I’m going to start with the story of Romeo and Juliet. No, I’m not retelling the play, but many of you who have heard me speak know that the assessment of this play one year was light bulb moment for me on UDL, choice, and reaching my students. But I’ve gone three steps ahead so let’s start at the beginning. I met Tom (not his real name) on his first day of post-primary school. I had read his profile; knew he had Dyslexia, that there were questions about ADHD, and he had the use of Assistive Technology. I knew I would have in some Learning Support classes and see him also in my English class. I can tell you now, that from very early into his first year I just wanted to strangle him! Nothing I said went in. He wouldn’t – or couldn’t on reflection- follow an instruction, and I truly believed at times that he was going out of his way to infuriate me. I raised my voice, I complained him to his Year Head, at one point I said I just couldn’t deal with him anymore. And I’m sure he was cursing me from a height, the mutual frustration was getting obvious. Now, I can usually suck it up and got on with things but there was a lot going on with this year group and I was struggling like it was my first day of teaching with them almost every day. I think I took issue with them doing ‘easier’ work and different novels and plays from their peers in other English classes and pushed students like Tom too hard to prove they were as good as the others. What I did was push him further out of my reach. And then, two things happened.
First, I stopped with the differentiation. No more me telling Tom, and others, to take the easier worksheet or just answer questions one and two, when others had one to five. And why in differentiation was it always the default to go to the first questions anyway? What if question five was the one he needed to work on? Instead, choices were provided. I started with the basics, ‘pick one question that will show me what you know or help you learn more’ or ‘choose a worksheet, writing template, guiding questions, or write your own’. These choices weren’t just offered to Tom and other students who I was differentiating for, they were offered to everyone in the class. And every student was taking up this offer. Second – and here is where Romeo and Juliet comes in to play – I moved away from the ‘easier’ or ‘differentiated’ text options for this class. I found different versions of Romeo and Juliet. The Shakespeare’s Stories set which was a set of Shakespeare’s play in accessible English with wonderful illustrations accompanying each page. Shakespeare Made Easy was a collection of Shakespeare’s play with modern English alongside Shakespeare’s original Old English text. There was of course Leonardo Di Caprio’s movie and youtube clips from other adaptations (movies and plays). And then the school text of Romeo and Juliet used by the other English classes. The boys loved it! I chose to read from the Shakespeare Made Easy book and while all students needed to follow the play they could use whichever version they liked to signpost the way. We started with the death of Mercutio to whet our appetites (who doesn’t love a good sword-or in Leo’s case, gun -fight) and asked the question what caused this and what were the consequences and we took it from there. Tom got into it but I still wasn’t sure if he got it, or was even enjoying it. What I did notice was my desire to strangle him was lessening.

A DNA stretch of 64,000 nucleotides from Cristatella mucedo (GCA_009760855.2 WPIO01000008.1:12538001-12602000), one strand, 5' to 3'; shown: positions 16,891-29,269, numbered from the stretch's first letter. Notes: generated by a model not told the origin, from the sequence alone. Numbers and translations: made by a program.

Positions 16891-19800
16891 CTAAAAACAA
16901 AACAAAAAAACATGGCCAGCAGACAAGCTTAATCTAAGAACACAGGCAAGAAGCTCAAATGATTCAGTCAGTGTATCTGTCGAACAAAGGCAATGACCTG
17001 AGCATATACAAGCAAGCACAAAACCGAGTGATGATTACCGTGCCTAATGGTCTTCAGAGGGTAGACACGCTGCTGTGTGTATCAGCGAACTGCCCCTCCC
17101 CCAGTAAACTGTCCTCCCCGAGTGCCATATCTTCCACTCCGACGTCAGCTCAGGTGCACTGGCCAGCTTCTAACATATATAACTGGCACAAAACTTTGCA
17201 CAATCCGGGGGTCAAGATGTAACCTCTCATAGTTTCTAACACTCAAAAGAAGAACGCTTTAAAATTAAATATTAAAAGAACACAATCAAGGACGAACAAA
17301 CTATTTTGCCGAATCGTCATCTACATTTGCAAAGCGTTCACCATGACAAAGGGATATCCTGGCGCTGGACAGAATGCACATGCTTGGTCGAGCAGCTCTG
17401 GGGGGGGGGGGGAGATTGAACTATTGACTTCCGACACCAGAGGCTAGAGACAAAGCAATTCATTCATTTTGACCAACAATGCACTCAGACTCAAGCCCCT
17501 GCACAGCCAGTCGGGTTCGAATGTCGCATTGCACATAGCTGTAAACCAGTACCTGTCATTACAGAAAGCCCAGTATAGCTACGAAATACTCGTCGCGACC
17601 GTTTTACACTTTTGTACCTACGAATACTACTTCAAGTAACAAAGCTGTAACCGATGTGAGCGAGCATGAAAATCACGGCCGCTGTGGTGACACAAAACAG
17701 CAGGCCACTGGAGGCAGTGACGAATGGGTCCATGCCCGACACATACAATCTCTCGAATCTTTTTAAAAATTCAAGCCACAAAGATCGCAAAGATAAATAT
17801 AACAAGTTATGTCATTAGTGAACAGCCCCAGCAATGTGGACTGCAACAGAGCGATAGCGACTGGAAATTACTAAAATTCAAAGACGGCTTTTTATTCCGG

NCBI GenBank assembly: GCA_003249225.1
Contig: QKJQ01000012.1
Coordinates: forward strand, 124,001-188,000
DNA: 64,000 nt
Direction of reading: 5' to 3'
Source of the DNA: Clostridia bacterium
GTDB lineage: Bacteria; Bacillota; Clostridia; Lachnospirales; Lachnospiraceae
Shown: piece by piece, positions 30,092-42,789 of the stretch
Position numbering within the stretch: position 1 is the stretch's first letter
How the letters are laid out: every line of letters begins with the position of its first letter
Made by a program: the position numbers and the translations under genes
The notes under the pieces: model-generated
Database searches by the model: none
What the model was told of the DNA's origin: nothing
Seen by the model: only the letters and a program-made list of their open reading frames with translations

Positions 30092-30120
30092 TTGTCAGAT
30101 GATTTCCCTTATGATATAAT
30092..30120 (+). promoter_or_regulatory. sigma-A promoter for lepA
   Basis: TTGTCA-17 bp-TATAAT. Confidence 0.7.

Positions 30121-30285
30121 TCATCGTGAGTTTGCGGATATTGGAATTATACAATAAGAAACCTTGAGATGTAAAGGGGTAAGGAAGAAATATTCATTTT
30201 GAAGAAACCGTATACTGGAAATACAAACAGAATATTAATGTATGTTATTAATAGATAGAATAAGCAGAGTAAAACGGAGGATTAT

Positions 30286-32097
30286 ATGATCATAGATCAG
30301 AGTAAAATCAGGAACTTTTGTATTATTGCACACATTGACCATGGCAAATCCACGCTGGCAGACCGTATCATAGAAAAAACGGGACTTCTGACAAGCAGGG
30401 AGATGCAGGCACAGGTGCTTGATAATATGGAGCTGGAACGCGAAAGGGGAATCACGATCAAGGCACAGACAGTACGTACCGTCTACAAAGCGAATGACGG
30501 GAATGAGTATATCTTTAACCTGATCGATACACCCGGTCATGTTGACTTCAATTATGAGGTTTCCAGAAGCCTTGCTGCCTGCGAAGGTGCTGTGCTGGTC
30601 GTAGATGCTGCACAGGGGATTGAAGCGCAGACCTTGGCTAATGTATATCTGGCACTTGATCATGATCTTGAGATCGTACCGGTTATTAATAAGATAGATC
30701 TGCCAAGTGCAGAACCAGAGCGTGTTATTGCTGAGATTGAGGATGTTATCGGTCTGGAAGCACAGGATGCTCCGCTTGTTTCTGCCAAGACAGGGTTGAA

Then came the assessment. How, after giving them the freedom to choose how to learn about Romeo and Juliet was I going to ask them to now write me an essay?? The answer was simple, though I’ll be honest it took me a while to see it because of our focus on the written exam! I was clear on the knowledge and understanding I wanted the students to demonstrate so why couldn’t they use the skills that worked best for them to do it? So, I gave them more choice. To show me what they knew about a character’s development they could write an essay, do a presentation or role play, make a movie or poster. But Tom had another idea, he asked could he write a comic strip. My initial reaction was no and fear. My perception of comics was lots of pictures with few words other than ‘BOOM’ and ‘WHAM’. How was that going to show me what Tom knew? But, I said yes and how glad am I that I did! Tom’s comic strip was amazing, full of detailed drawings, direct quotes (from Leo aswell as Shakespeare), reader signposts and comment bubbles. Did I say it was AMAZING?! I learned so much about Tom in that one exercise. What an amazing artist he was, yes, but also what he really knew and not just what I had seen from written work. I hadn’t presumed competence. In fact, I had capped it! But in that moment, I felt I had reached Tom. Or that he had reached me.
Tom went on to do well in English in his junior cycle, won school story and poetry competitions and was invited to read one of his prose at a Dublin Literary Event in his final year at school. And on graduation day, we didn’t strangle each other-we gave each other a hug.